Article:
Block Helpdesk and Chat popups in your browser
Hello Goodbye is a new browser extension for Google Chrome and Mozilla Firefox that blocks helpdesk and chat popups on websites that you visit.
Many sites, especially those that offer services or sell products online, implement helpdesk or chat functionality on their sites to interact with customers.
While that is useful at times, for instance when you want to interact with a company, it is quite annoying all the other times that these popups are displayed in the browser window. These popups may be distracting and they may block part of the content on a site. Additionally, they add to the loading time of the site and they may even be used for tracking if they originate from third-party domains.
Hello Goodbye is available for Chrome and Firefox, and as a filter list. Since it is available for Chrome and Firefox, it will also work in compatible browsers such as Vivaldi or Opera. The filterlist is useful for users who use content blockers like uBlock Origin as they may simply add the list as custom filters to use it that way without installing yet another extension in the browser of choice.
The filterlist approach is also useful to users who don't run a compatible browser but can use filter lists to block content.
The extension works automatically on all sites regardless of whether you use the extension or filter list. The filter list highlights the connections that get blocked by the extension.
The developer claims that it blocks every chat or helpdesk pop up in the browser; a bold claim that is probably not true. It does block major services effectively, however and it is easy enough to add more domains to the filter list manually for use.
Users who use the extension may want to suggest new domains to block on the project's GitHub page. The extension does not indicate whether a live chat bubble or popup was blocked on the active page; that's a problem as this would help you in case you need to contact support.
You may disable the extension with a click on the extension icon and the selection of disable. A whitelist would probably be a good idea to allow the loading on specific domains.
The filter list is useful, and so are the extensions. It is easy enough to add the filters to a content blocker or create your own filters using them. Regardless of whether you use the extension or the filter list directly, it is clear that the extension does away with a huge annoyance on today's Internet.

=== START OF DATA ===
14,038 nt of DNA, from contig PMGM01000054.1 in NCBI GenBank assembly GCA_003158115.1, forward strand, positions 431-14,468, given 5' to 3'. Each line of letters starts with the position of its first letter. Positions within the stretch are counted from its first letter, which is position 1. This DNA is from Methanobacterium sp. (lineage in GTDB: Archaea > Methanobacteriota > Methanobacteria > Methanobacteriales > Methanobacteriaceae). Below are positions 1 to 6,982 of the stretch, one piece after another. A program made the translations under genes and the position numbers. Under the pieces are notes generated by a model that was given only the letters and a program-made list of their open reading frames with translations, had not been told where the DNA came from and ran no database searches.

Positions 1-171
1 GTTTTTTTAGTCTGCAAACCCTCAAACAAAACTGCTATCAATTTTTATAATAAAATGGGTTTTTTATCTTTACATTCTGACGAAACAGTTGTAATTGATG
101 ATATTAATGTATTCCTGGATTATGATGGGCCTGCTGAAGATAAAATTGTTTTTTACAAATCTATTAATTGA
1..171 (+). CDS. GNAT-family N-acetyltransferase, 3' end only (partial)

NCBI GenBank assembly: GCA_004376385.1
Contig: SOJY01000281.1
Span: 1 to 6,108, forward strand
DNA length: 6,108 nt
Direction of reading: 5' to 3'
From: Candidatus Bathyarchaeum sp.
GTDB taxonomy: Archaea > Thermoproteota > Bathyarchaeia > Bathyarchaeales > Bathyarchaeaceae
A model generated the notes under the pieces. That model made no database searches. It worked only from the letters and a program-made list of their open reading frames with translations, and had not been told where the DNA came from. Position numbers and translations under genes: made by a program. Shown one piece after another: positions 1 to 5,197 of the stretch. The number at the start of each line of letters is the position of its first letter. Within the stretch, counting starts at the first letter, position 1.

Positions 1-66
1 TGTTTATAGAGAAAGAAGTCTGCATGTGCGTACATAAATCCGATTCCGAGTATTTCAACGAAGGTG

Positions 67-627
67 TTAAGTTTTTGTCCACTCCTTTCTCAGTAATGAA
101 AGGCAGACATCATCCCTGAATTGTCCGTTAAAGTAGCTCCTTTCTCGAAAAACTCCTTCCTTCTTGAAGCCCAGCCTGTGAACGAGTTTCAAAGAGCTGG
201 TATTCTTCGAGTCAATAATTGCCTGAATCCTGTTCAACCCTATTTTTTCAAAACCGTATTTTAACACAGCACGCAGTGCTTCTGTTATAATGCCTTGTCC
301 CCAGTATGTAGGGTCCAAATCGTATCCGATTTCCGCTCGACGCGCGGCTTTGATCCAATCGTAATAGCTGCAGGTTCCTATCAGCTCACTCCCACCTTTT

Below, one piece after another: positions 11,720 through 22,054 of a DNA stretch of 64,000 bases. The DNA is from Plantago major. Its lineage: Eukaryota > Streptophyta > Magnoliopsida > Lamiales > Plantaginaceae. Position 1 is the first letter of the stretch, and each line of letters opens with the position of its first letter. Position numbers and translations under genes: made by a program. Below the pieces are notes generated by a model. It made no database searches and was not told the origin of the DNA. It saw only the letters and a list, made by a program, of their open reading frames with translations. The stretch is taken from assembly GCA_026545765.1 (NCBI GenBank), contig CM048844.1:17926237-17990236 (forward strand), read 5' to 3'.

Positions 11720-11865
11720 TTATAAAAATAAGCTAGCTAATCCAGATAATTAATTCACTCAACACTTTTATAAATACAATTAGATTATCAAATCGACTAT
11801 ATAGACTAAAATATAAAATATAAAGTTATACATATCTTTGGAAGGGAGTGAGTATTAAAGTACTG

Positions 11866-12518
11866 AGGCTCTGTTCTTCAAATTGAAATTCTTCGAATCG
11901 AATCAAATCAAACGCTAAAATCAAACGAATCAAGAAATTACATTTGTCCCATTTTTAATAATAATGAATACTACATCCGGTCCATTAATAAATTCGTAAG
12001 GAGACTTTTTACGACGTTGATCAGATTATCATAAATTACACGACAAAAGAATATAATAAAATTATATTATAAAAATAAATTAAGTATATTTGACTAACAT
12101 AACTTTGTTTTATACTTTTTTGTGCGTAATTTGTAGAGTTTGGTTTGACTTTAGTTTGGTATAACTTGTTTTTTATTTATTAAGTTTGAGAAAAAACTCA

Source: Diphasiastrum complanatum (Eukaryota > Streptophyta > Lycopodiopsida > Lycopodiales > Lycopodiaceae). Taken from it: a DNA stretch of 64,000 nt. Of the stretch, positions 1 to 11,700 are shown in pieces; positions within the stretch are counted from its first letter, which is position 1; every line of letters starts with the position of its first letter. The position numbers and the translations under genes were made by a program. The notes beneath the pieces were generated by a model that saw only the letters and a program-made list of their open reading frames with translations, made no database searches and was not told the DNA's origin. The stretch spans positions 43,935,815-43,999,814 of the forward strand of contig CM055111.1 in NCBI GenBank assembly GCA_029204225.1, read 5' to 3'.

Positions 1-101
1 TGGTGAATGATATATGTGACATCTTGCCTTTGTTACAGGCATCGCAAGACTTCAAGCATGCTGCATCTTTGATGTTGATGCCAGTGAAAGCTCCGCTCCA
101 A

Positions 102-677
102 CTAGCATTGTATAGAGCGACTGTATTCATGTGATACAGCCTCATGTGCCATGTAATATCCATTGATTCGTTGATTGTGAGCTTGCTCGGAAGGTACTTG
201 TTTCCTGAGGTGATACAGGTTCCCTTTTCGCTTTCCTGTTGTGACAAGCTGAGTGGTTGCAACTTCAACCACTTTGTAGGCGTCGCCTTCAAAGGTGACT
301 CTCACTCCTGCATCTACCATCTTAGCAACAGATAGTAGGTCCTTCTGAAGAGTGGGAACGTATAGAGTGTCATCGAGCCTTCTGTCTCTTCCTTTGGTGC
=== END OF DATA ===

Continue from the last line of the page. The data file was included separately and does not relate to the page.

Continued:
Not all users are exposed to chat or helpdesk bubbles and popups regularly or frequently, and the extension is probably not for them. Those who encounter these regularly however, may want to give it a try.
Now You: Which annoyances would you like to block on the Web?
Seems nifty, although I rarely encounter websites that do that anymore… maybe I’m just visiting the wrong websites. xD
Just block it with any regular Adblocker like UBO, ABP or Nano Adblocker lot more easy and one less extension.
adblock wont block them, you’re wrong
“Hello, hello, I don’t know why you say hello I say good-bye”
That’s not a very nice thing to say is it, better the other way around like the Beatles would sing it.
It may not be a friendly approach but it’ll be ours when facing helpdesk or chat functionality.
Added the dedicated filter list to ‘uBlock Origin’, and considering it holds only 16 filters at this time is enough to spare me tie time of wondering if it’s worth it given I’ve never encountered such disturbing helpdesk or chat functionality on a Website.
As for the annoyances I’d like to block on the Web, besides those already taken care of (I keep the 7th Fleet on alert 24/7) I have in mind the captcha pain in the neck. It’s one thing to confirm not being a robot on sites handling confidential data (even if there are other ways) but it’s another, even more irritating, on sites handling nothing but info, such as whois.domaintools.com which isn’t embarrassed to get on the user’s nerves with a :
Please help us validate that you are indeed human by solving the provided captcha”
Move off or it’ll be me. Happens it’s me given the site is unlikely to fire off to hell.
So I abandon such places and never return. That bothers me.
Speaking about filters and blocking… Here another ‘creative’ way to solve the automatic update of Acrylic Hosts. My knowledge of programming language is limited to “Hello World”, so it is a ‘chimera’ of routines. But compared to Hostman output it seems to be working.
@Shiva, thanks for sharing but I’m afraid my programming skills are lower than yours given they’re yet to arise, lol. That UpdateHostsAcrylic is a python script if i’m not mistaking and Python is not installed on my PC.
Scripts frighten me generally speaking because of their potential and because I’m a neophyte.
I’ll carry on with my old mechanical approach, even if your approach is certainly more pertinent.
It is only a series of simple actions on a text file merged after downloaded the lists with Autohotkey file and it has nothing to do with StevenBlackHosts advanced script that is a serious way to programming. But I’ve already changed it. I anticipated you a possible alternative to solve the issue with HostMan\Seqdownload links, don’t touch the Hosts file and update all list automatically.
I used Phyton because I already installed it due to OpenWith addon and thanks to missing API in Firefox. The next step is do all the job only with Autohotkey, I still have to write the find\replace actions, but on the basis of the ‘infinite monkeys theorem’ I will get there.
See also https://github.com/pafnuty/onlineConsultantBlocker/blob/master/online-consultant.txt
Another excellent and useful article.
Keep up the great work Martin (Y) (Y) (Y)